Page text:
Of course, there would be a reasonable counter-argument to all this if it could be confidently shown that the high rates of immigration – highest in the OECD for planned immigration of non-citizens over the period since, say, 1990 – had substantially boosted average productivity in New Zealand. Then the additional emissions, and associated abatement costs (not small), would simply have to be weighed against the permanent gains in material living standards from the immigration itself. But even the staunchest defenders of high – or higher still – rates of immigration can’t show those sorts of productivity gains and (since demonstrating it would be a tall order) can’t even come up with a compelling narrative in which large productivity gains from immigration go hand in hand with the continued decline in our productivity performance relative to other advanced economies.
If the government (or the National Party) were serious about “doing our bit” (or just “being seen to do our bit”) about emissions and climate change, and if – at the same time – they really cared much about living standards of New Zealanders (‘wellbeing’ if you must), they would be taking immediate steps to cut permanent immigration approvals very substantially. Not only would that lower population growth and emissions growth relatively directly, but it would result in a materially lower real exchange rate, which would greatly ease the burden on competitiveness that other anti-emissions measures are likely to impose over the next few years, would ease pressures on the domestic environment (and might even, thinking of my post earlier this week, ease the economic pressures on the dairy industry, while providing margins to deal directly with the environmental issues around that industry).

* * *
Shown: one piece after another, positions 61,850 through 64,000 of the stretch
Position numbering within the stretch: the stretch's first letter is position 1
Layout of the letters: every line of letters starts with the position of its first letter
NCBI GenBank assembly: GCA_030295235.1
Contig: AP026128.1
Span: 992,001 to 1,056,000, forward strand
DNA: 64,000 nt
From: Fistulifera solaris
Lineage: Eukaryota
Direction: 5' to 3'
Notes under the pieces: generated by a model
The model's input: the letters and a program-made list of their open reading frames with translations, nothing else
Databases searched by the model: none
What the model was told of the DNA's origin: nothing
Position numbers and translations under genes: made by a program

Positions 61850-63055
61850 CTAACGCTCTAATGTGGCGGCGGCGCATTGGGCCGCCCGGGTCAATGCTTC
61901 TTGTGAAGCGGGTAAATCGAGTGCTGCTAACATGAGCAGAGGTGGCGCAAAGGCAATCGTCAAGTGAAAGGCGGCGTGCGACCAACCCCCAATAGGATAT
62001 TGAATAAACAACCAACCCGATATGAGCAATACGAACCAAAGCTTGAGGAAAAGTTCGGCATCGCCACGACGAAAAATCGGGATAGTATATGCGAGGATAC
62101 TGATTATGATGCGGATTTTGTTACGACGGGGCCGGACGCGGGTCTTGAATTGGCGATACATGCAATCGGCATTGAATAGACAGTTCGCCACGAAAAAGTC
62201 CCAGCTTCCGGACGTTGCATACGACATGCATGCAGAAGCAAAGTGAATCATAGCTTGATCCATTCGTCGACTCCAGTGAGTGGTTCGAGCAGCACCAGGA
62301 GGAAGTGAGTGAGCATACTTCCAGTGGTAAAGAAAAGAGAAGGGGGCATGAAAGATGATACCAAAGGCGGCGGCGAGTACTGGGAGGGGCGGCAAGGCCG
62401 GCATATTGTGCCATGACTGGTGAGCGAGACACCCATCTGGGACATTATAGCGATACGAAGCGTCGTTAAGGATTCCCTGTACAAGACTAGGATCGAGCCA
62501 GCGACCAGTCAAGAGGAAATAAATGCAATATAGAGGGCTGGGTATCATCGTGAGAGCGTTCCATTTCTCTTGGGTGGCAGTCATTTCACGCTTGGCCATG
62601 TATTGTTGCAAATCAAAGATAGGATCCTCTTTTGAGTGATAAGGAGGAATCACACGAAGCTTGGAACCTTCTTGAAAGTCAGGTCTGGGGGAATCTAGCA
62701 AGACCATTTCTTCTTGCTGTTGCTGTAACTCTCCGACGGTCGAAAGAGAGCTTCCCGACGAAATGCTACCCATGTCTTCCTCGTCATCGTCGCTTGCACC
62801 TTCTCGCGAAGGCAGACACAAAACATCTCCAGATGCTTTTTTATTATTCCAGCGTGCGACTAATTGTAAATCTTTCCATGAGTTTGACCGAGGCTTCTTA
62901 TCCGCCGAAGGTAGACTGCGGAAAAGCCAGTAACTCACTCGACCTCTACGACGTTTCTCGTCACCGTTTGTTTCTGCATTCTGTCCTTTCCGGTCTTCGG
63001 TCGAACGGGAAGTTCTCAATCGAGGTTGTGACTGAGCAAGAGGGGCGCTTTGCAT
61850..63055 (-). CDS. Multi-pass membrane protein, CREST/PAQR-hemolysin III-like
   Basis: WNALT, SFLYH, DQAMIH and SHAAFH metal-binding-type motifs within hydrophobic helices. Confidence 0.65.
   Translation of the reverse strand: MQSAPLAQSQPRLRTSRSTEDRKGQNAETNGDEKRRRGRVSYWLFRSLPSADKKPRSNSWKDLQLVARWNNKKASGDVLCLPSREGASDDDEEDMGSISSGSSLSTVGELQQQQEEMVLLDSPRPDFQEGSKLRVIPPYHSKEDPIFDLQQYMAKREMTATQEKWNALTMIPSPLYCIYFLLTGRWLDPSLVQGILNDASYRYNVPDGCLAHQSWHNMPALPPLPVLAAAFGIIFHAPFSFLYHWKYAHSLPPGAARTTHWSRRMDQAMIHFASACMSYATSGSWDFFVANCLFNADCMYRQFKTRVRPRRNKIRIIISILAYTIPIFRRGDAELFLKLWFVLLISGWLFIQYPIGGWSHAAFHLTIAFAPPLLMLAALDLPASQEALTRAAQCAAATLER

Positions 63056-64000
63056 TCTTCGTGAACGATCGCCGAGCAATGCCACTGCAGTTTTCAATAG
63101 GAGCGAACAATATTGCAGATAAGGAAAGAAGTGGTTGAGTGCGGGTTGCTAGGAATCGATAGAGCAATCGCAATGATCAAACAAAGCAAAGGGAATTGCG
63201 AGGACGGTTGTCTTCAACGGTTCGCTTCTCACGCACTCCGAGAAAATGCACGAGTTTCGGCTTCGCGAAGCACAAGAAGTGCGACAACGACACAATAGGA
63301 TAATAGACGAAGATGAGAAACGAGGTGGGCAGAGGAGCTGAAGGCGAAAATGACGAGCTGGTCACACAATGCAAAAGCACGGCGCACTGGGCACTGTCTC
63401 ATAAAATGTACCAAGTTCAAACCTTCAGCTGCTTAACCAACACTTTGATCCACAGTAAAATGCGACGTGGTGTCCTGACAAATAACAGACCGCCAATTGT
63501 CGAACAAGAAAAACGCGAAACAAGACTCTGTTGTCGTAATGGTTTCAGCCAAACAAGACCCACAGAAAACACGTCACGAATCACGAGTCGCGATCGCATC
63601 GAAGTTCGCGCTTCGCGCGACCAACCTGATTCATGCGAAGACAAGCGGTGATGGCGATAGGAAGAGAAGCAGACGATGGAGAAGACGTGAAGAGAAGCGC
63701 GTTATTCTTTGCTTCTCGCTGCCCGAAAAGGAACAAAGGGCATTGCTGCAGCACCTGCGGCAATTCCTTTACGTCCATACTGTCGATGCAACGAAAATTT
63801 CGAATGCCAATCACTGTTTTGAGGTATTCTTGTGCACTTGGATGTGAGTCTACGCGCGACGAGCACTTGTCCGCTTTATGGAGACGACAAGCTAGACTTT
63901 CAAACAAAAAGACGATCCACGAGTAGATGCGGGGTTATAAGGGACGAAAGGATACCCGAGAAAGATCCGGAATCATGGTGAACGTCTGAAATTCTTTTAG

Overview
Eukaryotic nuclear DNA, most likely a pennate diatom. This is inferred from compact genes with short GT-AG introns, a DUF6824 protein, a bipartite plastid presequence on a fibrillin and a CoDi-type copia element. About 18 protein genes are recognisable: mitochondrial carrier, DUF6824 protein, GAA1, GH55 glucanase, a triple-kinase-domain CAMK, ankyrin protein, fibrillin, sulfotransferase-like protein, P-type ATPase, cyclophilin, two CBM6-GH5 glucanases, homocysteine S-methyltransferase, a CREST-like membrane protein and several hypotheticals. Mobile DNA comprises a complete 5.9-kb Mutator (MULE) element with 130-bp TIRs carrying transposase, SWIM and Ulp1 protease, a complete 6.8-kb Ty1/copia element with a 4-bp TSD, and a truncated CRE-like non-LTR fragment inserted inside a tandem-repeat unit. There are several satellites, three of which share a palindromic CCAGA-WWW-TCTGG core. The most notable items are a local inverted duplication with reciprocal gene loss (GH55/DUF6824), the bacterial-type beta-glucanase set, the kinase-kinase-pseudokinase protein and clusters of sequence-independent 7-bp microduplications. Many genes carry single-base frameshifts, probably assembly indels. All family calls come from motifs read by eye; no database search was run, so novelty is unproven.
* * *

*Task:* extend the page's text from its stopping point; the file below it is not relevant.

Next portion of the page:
For the country as a whole – New Zealanders – it would be a win-win. That isn’t to pretend there would not be some individual losers – we’d need fewer houses, potentially developable land would be less valuable, and some industries (particularly non-tradables ones) that have come to rely on migrant labour would face some adjustments. But, and lets face it, there is no sign the existing model – in place in some form or another for several decades – has worked well for the average New Zealander – the productivity performance has been lamentable, and we’ve created a large rod for our own back on the emissions front.
But our political parties – every single one in Parliament, based on words and on their records in government – would prefer to pretend otherwise, and keep on with the failed, corrosive, immigration policy, which hasn’t worked for us, is unlikely to ever do so (given our remoteness etc) and is so far out of step with what the bulk of advanced countries do.